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August 1979

Herpetic Ganglionic Latency: Aciclovir and Vidarabine Therapy

Author Affiliations

From the Department of Cornea Research, Eye Research Institute of Retina Foundation, and Department of Ophthalmology, Harvard Medical School, Boston.

Arch Ophthalmol. 1979;97(8):1508-1510. doi:10.1001/archopht.1979.01020020170017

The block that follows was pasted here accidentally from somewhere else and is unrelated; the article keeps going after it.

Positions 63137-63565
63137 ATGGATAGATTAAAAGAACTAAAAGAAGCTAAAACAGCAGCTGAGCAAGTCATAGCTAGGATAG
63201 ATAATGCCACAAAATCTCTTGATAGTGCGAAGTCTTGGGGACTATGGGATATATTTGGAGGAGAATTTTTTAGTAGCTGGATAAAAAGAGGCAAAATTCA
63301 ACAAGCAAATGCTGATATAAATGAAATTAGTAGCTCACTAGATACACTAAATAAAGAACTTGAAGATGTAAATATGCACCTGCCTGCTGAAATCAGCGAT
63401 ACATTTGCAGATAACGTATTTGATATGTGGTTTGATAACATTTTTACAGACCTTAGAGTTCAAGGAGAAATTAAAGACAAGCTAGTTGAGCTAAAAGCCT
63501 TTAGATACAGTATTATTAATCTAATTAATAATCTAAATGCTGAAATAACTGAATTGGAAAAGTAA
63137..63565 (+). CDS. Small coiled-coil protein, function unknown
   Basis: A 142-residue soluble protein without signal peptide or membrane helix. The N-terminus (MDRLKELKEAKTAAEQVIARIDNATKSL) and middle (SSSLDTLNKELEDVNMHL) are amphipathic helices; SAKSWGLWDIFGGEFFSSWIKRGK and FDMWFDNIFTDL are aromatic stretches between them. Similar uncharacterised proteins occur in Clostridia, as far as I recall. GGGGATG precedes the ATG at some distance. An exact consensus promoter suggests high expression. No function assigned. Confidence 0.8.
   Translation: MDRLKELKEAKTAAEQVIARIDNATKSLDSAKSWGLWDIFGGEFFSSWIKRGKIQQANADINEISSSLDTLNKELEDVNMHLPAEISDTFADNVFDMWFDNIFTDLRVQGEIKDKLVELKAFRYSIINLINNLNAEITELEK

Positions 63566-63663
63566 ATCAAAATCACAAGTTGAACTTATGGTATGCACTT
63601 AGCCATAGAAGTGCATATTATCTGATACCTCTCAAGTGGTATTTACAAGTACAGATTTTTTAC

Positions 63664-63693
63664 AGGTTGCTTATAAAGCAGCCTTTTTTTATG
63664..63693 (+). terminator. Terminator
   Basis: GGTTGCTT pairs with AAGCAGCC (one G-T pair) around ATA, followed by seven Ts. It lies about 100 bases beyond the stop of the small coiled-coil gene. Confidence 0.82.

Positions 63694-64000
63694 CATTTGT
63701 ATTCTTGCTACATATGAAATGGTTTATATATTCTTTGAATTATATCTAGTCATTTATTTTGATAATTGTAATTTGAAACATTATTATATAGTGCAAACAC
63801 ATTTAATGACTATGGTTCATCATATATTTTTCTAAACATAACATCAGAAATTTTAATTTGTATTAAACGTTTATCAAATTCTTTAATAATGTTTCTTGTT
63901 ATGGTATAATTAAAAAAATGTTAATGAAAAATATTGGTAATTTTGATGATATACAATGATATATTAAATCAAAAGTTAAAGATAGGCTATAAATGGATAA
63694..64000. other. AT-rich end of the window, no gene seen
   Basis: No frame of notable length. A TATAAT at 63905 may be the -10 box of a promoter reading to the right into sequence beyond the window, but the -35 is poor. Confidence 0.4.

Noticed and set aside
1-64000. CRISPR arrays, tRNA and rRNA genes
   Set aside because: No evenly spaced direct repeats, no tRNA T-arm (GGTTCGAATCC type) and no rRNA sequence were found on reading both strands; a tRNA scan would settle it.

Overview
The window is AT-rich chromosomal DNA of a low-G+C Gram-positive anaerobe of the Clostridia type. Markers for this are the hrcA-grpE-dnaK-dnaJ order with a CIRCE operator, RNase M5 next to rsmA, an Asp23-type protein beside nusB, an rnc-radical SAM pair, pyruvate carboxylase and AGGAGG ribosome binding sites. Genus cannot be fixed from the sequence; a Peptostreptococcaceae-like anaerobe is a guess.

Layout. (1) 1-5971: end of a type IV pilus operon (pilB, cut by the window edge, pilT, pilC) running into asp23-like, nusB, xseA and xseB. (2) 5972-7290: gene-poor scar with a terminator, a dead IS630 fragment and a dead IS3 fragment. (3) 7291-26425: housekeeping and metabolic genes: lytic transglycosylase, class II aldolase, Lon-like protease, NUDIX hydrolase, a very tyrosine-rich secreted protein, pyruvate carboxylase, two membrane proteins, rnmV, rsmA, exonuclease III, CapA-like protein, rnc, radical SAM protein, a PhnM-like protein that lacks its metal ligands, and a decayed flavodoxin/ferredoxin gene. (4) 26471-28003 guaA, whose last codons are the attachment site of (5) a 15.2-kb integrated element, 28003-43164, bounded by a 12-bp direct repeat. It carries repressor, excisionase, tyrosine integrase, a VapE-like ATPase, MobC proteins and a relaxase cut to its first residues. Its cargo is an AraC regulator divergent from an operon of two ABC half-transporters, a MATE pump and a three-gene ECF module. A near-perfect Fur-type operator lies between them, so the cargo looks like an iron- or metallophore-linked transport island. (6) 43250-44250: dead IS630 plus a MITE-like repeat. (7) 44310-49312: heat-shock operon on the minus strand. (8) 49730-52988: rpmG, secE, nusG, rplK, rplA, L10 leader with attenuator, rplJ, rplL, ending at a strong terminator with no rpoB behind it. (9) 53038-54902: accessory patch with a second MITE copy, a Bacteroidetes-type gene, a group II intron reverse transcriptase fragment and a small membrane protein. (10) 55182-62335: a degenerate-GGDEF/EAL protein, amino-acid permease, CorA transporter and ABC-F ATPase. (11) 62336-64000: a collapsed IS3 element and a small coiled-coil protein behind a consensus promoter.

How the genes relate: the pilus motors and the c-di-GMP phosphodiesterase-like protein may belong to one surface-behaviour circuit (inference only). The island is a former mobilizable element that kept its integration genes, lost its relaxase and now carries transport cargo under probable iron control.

• This study reports the therapeutic efficacy of systemic antiviral drugs in reducing the incidence of trigeminal ganglionic latent herpes simplex virus (HSV) after ocular infection in mice. Aciclovir sodium, 60 mg/kg daily for five days starting three and 24 hours after inoculation, resulted in a significant decrease in recovery of latent HSV, 28% and 54% positive, respectively, in comparison to untreated controls, 100% positive. Initiation of similar therapy three weeks after inoculation for 5, 10, and 15 days resulted in progressive decrease in persistence of latent virus, being 100%, 33%, and 12% positive, respectively. Systemic vidarabine, 50 mg/kg daily for 15 days starting three weeks after inoculation, also resulted in a significant decrease of positive ganglionic cultures (60% positive) in comparison to the untreated controls. The results indicate that replication of HSV in the trigeminal ganglia in mice is probably continuous and that this reservoir of recurrent ocular herpes is amenable to therapy with systemic antiviral agents.

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